Also, we got invited to our first Argentinian BBQ! Ok, granted, its being hosted by the Italians since one of them is leaving, but still. Kinda psyched, still thinking about what dish to make for the festiivities.

Update (5/4/09): BBQ was awesome! There is a chef- Marco- staying at the hostel, and he used all sorts of magical Argentinian ways to tasty up the meat. I will tell you: the grill was heated with coals burned from wood, the 3-4 inch slabs of meat were slow cooked for 1-2 hours, then covered with newspaper to give it more aroma. The only seasoning used was salt, no marinade, nothing else. Oh and besides the meat, lots of the folks (ok, mostly girls) danced it up to salsa music, and perhaps unsurprisingly el chef busted out some super smooth dance moves, 3 buttons open and all. Oh, and the guy in who’s honor the party was thrown, Michele,  decided to not even leave the hostel!

One last thing– Galina boy where you right about coins. Its insane, but the country suffers from a shortage of change. No joke, we heard there is actually a black market for coinage! It makes it uber hard to pay for the bus, and no one every gives us money back from bills!

Read Full Post »

I have to try really hard to keep up with Nina´s blogging superpowers..

One of the really nice things about taking an extended trip (or a mini retirement for Tim Ferris fans)  is being able to go to places on a whim.  Based on the recommendation of an American expat we met in Santiago (who previously taught English to Russian oligarchs and was really excited about the chance to reminisce about Moscow), we decided to go into Elqui Valley in the Andes Mountains, known for its cloudless skies and hence a great place for building observatories and growing grapes.

We based our adventures in Vicuña, a tiny town surrounded by Andean Precordillera mountains and the birthplace of Chile´s other most famous poet, Gabriella Mistral.

After a hike up one of the nearby mountain (the Chileans have a convenient habit of putting a statue of Virgin Mary at the top of good day hiking spots, which makes them easy to find and also means asking for directions to El Virgin will get you there) and a ubiquitous snack – a Completo (hot dog with guacamole, tomatoes, and onions) we were ready for the 30 min trip to one of the observatories outside of town.

View of Vicuña from Cerro Del Virgen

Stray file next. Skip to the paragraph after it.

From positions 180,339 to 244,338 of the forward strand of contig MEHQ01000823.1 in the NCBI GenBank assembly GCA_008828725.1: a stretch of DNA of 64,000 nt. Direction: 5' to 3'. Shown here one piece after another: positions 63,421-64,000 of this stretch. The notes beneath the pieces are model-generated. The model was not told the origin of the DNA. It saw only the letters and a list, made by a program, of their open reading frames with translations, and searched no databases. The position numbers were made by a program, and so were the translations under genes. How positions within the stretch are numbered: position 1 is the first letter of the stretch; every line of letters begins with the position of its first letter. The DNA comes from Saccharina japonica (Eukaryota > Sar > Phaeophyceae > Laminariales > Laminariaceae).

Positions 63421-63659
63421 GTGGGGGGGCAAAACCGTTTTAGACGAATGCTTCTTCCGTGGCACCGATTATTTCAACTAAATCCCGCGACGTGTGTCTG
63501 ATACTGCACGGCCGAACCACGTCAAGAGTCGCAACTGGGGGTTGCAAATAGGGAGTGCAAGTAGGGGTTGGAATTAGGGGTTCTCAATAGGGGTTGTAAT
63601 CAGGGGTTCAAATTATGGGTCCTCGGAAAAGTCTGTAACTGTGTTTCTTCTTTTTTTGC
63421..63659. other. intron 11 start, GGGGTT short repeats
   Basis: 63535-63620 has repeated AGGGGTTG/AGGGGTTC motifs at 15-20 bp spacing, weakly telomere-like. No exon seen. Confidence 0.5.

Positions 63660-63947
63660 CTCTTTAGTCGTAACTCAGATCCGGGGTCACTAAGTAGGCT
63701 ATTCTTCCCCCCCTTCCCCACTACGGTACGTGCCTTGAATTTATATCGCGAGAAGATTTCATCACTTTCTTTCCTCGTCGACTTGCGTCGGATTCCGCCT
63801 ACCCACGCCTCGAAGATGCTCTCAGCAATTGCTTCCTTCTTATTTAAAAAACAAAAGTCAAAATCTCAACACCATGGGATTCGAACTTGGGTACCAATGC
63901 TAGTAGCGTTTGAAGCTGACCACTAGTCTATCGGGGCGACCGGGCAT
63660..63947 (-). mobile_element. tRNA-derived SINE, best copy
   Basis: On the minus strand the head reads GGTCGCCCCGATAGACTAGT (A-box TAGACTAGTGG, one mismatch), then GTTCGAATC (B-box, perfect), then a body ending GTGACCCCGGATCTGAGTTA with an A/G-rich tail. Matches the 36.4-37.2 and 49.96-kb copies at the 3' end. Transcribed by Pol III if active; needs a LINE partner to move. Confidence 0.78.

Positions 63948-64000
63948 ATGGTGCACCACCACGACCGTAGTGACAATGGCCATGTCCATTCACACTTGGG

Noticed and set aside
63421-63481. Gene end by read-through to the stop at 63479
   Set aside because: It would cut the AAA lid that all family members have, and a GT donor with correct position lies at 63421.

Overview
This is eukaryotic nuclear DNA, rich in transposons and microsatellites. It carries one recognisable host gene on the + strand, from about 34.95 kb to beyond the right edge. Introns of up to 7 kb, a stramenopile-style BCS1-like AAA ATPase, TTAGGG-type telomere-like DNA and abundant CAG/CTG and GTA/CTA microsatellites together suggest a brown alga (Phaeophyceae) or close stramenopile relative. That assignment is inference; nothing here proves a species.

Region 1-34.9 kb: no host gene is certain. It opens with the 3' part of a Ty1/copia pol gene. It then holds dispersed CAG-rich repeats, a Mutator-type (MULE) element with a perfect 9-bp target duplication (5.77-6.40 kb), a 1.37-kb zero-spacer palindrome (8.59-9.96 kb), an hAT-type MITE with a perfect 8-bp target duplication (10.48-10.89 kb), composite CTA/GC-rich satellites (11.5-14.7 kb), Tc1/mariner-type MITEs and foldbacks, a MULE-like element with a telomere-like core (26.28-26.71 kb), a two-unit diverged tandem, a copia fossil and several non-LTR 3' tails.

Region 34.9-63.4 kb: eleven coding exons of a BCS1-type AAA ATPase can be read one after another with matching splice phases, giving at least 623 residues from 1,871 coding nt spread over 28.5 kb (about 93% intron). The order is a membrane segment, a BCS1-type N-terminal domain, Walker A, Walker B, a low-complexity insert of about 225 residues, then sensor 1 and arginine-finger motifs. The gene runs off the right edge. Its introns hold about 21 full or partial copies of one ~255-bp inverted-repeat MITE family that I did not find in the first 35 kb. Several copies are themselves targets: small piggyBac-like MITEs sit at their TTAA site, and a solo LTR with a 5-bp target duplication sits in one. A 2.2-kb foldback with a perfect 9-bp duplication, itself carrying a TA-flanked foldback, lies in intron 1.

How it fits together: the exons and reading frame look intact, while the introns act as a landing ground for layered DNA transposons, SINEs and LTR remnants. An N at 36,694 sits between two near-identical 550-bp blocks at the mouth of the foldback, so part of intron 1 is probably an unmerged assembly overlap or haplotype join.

View of Vicuña from Cerro Del Virgen

As soon as we got outside the reach of the town´s lights, I realized that I was seeing the most stars I have ever seen in my life.  We were extra lucky since it turned out we were there during a new moon (as you can see the lack of planning really pays off) so in addition to being able to see the milky way, we could also see several neighboring galaxies (apparently known as Magellanic clouds).  The guide who met us at the observatory was a super laid back astronomer whose commentary provided a perfect accompaniment to the amazing views.   We got to use the 18 inch telescope (complete with a dome, whose main function is apparently to protect the telescope) to view Alpha Centauri (closest binary star), Beetle Juice (the next visible supernova), Saturn (the planet with the cool rings that for some reason appeared black and white.. have to get the scientific explanation on that).  In addition during the few hours we were there, I felt like we got to peak into the somewhat twisted astronomer perspetive – a deep hatred of the moon (so boring! plus its light makes it hard to see the stars), the athmosphere (also not good for visibility, which is why the really good telescopes are out in space), our insignificance in the universe, and an absolute certainty that there is life outside of earth, yet acceptance of the fact that it won´t be found any time soon.

Nina with the telescope

Nina with the telescope

I never really got into astronomy while reading about it in textbooks or looking at pictures, but seeing it explained ¨live¨ was pretty damn cool.

Read Full Post »

Santiago: Day 1&2

Hey Folks,

So despite ourselves we ended up starting a blog right here in Santiago, Chile, so now you too can follow our travels from New York to this fine city and beyond. Since we’ll be on the road until August 1st,  expect to see lots of updates!

Make sure to sign up for the email alerts (check the right hand column) if you´re not much of a blog reader. This way you´ll receive an email each time we write something new.

Here goes:
We arrived in Santiago around 5AM, and while trying to start the day off early proceeded to pass out for a few hours at our hostel. Whoops.  However, afterwards we managed to walk around all of downtown, visiting the Palacio de la Moneda (sight of the bloody coup of ´73). We thought we´d peek in this presidential palace, but as witnessed by about 30 very formall dressed armed guards, it seems they take the security of their rulers rather seriously.

We proceeded to climb the very lovely Santa Lucia hill, which has great views of the city. It also has guards who love to keep things tidy, no matter what. Dmitry passed out for a bit on a parkbench, and one worker insisted on spending a good 5 minutes raking the 3 leaves directly below his bench.

We got a chance to visit the Museum de Bellas Artes, which housed mostly Chillean modern art, but must say that today´stop at the Precolombian Art Museum was much more insightful. They have an incredible collection of artifacts from the Maza, Aztec and much earlier civilizations that rules Middle and coastal South America from 1500BC to around 1500AD.

We popped by the main fish market, and ate some of the most amazing assortment of wee bit see creatures ever.

Update: eating somewhat raw fish the second day in a new country at a not-too clean market turned out to be a bad idea. Sticking to bread, yogurt, and other boring food for a bit.

The one on the left insisted on pretending to be gayish

The one on the left insisted on pretending to be gayish

We then spent the next 5 hours working it off to climb the city´s much larger hill of San Cristobal.  Its most famous for the humungous statue of the Virgin Mary at its peak,  reminiscent of Rio, but the place is huge. It took us an hour to hike up, and once up there, another 45 minutes to hike out to another recreational area with a basketball court size swimming pool (now green in the off season), gardens, and funiculors– yes they do exist!

Dima unde the Virgin at San Cristobal Hill

Dima unde the Virgin at San Cristobal Hill

More to come soon. Check out the pics for a taste of what we´ve been up to.

Read Full Post »